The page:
Nokia ties up with Microsoft for Windows Phone software

08:54, February 12, 2011      

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Technology titans Nokia and Microsoft are combining forces to create smartphones that might challenge rivals like Apple and Google and revive their own fortunes in a market they have struggled to keep up with.

Nokia Corp, the world's largest cell phone maker, yesterday said it plans to use Microsoft Corp's Windows Phone software as the main platform for its smartphones in a bid to pull market share away from Apple's iPhone and Android, Google's software for phones and tablets.

Analysts said the deal was a bigger win for Microsoft than Nokia, whose CEO Stephen Elop in a leaked memo this week compared his company to a burning oil platform with "more than one explosion ... fueling a blazing fire around us."

Moving increasingly to providing services for phone users, Nokia and Microsoft "will combine our strengths to deliver an ecosystem with unrivaled global reach and scale," Elop said in a statement on the deal yesterday.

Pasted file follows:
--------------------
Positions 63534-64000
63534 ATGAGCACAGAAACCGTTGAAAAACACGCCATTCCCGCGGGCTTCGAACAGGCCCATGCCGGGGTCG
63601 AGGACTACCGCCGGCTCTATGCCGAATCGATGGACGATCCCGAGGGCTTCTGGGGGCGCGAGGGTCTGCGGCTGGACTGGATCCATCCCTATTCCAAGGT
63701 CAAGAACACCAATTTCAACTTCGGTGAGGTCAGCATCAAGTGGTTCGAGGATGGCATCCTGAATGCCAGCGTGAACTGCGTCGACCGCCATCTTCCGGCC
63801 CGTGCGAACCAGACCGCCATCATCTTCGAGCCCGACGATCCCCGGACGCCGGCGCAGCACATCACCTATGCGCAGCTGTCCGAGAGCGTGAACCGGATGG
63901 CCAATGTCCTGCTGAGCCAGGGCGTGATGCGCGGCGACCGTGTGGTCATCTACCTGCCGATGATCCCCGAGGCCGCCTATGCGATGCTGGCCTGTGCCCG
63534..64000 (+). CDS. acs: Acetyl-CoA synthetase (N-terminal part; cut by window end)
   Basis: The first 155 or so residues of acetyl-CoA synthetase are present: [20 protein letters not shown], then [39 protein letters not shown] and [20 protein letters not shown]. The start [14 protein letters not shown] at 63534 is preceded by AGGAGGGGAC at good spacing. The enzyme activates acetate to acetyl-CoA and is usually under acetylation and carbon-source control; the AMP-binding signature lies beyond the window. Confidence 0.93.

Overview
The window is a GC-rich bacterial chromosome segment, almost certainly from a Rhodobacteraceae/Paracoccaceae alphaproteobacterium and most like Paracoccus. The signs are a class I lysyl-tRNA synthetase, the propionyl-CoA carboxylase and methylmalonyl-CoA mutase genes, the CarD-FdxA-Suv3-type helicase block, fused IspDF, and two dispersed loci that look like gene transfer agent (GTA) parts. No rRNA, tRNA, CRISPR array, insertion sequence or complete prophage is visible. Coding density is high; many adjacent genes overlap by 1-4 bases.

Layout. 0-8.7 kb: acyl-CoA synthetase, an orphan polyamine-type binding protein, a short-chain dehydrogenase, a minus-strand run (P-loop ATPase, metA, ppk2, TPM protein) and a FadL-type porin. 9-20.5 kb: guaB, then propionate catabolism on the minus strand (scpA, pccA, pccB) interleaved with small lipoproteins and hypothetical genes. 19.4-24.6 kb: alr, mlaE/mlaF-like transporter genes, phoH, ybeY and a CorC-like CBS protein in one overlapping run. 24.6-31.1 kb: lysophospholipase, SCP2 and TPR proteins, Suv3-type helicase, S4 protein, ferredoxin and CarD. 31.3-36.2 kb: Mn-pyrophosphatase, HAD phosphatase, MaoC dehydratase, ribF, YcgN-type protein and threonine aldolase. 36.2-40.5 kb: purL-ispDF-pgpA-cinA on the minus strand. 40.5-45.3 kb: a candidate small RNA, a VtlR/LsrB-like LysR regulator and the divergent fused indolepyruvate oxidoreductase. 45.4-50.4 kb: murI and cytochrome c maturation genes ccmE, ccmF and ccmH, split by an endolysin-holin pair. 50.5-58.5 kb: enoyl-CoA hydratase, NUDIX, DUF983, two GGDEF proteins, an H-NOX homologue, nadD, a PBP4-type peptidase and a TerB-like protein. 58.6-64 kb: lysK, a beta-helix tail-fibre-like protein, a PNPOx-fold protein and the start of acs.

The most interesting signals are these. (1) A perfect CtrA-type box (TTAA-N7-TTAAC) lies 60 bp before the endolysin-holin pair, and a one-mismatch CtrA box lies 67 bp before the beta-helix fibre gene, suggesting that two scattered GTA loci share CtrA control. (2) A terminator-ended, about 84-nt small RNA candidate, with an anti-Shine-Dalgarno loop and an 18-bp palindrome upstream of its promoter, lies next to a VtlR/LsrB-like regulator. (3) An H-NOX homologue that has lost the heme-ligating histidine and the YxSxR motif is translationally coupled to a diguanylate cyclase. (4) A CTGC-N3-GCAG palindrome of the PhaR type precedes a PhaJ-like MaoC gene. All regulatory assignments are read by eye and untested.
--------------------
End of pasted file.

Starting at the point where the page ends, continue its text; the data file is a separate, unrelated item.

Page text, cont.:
Nokia said it will drive the future of Windows Phone, "innovating on top of the platform in areas such as imaging, where Nokia is a market leader."

But Nokia warned that the new strategy would bring "significant uncertainties" and said it expects margins to be hit by strong competition from rivals.

Neil Mawston of London-based Strategy Analytics said Microsoft was the big winner in the partnership, by teaming up with the biggest mobile phone vendor in the world.

"In terms of expanding their distribution reach, this is a huge win for Microsoft," he said.

For Nokia the deal leaves uncertainty about what will happen to its current Symbian operating platform. Mawston said he expects it to be phased out within two years and "completely, or at least mostly, replaced by Windows Phone."

Although Nokia still is the mobile industry's No. 1, it has suffered from plummeting market share, dropping from a high of 41 percent in 2008 to 31 percent in the last quarter of 2010.

It has also lost its innovative edge in the fiercely competitive top-end sector and is virtually invisible in the world's largest smartphone market, North America.

Apples' iPhone has set the standard for today's smartphones. Google's Android has emerged as the choice for phone makers that want to challenge the iPhone.

Source: Shanghai Daily
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